Hillary Clinton has released a hysterical new propaganda film just in time for election season.
Democrats are going all in on abortion alarmism - so it's fitting that Clinton's movie, Below the Belt, purports to uncover an epidemic of "medical misogyny."
The premise of the movie is that doctors are systematically dismissing women and their health complaints.
The movie focuses on endometriosis, a painful uterine disease that can cause infertility.
"So much of women’s health is still not given the attention it deserves,” said Clinton, adding that women’s health “has been overlooked, ignored and dismissed for far too long. The goal with this film is to change both hearts and minds in ways that lead to progress in policy, research, funding, education and widespread awareness.”
The message here is not surprising coming from Clinton, a longtime feminist and abortion advocate.
The movie examines "healthcare problems that overwhelmingly affect women, such as societal taboos, gender bias, misinformed doctors and financial barriers to care, and how millions are effectively silenced," according to Variety.
The director, Shannon Cohn, is an advocate for women with endometriosis, including herself. She claims the disease has been overlooked within the medical field.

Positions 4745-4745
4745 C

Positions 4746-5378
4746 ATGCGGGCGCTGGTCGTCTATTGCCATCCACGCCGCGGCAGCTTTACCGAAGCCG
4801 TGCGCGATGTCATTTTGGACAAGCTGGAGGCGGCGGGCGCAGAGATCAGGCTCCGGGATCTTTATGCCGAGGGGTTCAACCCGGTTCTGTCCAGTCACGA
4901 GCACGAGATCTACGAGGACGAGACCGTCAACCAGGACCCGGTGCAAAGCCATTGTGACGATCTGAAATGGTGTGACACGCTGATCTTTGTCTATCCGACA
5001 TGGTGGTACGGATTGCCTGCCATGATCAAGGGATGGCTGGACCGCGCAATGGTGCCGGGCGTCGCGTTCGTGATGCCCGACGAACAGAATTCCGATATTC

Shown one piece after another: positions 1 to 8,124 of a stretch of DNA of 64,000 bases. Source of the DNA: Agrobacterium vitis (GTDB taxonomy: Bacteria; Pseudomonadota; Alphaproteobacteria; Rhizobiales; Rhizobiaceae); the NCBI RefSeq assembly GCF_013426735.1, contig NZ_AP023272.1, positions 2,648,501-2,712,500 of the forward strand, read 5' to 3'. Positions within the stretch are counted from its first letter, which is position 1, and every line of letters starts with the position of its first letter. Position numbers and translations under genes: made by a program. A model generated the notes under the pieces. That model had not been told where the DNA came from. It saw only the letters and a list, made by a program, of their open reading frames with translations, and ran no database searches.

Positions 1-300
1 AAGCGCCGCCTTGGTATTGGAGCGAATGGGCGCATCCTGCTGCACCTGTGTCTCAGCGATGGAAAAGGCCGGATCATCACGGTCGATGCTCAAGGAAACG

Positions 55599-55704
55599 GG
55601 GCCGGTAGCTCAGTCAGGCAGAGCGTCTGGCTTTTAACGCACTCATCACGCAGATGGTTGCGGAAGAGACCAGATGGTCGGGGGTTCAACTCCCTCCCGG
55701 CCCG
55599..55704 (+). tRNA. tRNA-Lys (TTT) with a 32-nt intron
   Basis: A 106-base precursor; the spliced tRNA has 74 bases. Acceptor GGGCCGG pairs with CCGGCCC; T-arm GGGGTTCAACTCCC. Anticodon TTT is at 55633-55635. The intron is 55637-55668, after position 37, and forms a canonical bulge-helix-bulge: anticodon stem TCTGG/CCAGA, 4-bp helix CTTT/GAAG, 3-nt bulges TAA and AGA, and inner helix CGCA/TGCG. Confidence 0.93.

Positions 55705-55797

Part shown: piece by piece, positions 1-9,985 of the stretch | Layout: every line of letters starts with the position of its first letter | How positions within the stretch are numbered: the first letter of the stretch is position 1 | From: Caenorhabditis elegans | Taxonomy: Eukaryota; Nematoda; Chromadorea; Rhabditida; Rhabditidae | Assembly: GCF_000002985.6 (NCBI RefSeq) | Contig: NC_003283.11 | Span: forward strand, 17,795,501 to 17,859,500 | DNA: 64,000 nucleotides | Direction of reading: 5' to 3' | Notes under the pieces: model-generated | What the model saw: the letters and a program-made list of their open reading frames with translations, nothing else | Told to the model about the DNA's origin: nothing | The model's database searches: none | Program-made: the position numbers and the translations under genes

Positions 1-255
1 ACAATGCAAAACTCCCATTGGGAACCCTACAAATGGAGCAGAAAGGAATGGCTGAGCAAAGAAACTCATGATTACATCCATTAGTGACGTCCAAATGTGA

"We’ve built a growing social movement that lifts the veil on this unjustness, collaborating with global and local partners in every region of the world — from London and Paris to Dubai, Sydney and beyond," she said.
The film was picked up by the U.K. company Espresso Media. The company's head of sales and acquisitions, Rebecca Nicholls, said the movie explores the world of "medical misogyny" and the impact of this alleged scourge on women and people who are "assigned" the female sex at birth.
“Every woman that I speak to about this film has experienced medical misogyny at least once in her life — including myself. This film is about so much more than endometriosis. It reveals the systemic minimization of medical issues which directly affect women and those assigned female at birth."
Certainly, arrogant and dismissive doctors are not uncommon - but "medical misogyny" sounds like a stretch.
It's ironic seeing this material being promoted by the woman who recently called for Trump supporters to be "formally deprogrammed."
Who's in a cult, again?